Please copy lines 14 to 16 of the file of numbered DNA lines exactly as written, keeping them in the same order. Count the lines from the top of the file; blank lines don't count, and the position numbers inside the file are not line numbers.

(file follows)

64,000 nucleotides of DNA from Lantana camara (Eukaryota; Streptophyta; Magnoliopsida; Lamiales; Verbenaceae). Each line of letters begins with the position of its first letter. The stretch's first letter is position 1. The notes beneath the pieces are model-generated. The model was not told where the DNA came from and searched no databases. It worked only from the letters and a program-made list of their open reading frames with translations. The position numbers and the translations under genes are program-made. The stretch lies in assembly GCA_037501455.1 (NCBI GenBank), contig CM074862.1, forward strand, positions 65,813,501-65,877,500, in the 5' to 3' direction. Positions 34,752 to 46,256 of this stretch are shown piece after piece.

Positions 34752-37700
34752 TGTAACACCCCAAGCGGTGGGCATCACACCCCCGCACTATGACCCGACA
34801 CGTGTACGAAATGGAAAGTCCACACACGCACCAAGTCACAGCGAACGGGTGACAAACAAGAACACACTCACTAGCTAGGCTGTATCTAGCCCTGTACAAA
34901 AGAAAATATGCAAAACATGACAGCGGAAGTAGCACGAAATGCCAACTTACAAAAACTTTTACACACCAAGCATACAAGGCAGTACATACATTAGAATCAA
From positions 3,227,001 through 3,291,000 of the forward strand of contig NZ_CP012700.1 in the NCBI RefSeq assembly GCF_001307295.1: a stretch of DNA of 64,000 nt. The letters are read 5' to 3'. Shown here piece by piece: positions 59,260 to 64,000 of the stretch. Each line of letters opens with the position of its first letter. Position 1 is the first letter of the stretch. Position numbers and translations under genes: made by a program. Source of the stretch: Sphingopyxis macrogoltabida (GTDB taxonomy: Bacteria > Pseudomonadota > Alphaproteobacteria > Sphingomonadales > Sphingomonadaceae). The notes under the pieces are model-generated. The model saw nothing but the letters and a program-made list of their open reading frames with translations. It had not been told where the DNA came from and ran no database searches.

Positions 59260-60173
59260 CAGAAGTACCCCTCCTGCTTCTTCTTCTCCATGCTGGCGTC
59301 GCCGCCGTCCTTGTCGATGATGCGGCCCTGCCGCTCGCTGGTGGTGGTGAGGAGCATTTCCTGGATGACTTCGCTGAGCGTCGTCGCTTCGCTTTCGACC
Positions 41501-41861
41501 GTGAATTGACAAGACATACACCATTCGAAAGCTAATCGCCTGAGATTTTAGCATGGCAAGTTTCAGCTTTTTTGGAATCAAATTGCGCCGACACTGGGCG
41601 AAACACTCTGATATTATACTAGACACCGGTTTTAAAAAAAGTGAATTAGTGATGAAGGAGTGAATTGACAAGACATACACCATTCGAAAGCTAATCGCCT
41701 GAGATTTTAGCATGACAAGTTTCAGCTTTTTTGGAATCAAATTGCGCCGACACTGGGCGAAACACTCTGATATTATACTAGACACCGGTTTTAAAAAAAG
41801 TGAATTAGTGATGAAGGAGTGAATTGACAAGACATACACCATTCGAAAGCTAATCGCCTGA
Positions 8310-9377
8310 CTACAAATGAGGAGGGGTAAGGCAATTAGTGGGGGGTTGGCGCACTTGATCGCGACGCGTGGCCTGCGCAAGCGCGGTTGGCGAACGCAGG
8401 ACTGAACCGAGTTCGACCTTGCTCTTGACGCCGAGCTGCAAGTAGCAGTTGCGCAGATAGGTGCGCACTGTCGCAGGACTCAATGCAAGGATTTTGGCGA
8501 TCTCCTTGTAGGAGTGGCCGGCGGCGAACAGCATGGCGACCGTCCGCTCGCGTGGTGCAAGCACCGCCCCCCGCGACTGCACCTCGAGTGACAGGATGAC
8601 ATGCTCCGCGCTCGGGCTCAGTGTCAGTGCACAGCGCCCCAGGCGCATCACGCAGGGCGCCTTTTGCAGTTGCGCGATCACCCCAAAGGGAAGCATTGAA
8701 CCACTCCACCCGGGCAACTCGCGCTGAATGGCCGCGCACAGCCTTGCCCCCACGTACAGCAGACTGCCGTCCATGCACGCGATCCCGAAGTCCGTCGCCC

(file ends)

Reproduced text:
41801 TGAATTAGTGATGAAGGAGTGAATTGACAAGACATACACCATTCGAAAGCTAATCGCCTGA
Positions 8310-9377
8310 CTACAAATGAGGAGGGGTAAGGCAATTAGTGGGGGGTTGGCGCACTTGATCGCGACGCGTGGCCTGCGCAAGCGCGGTTGGCGAACGCAGG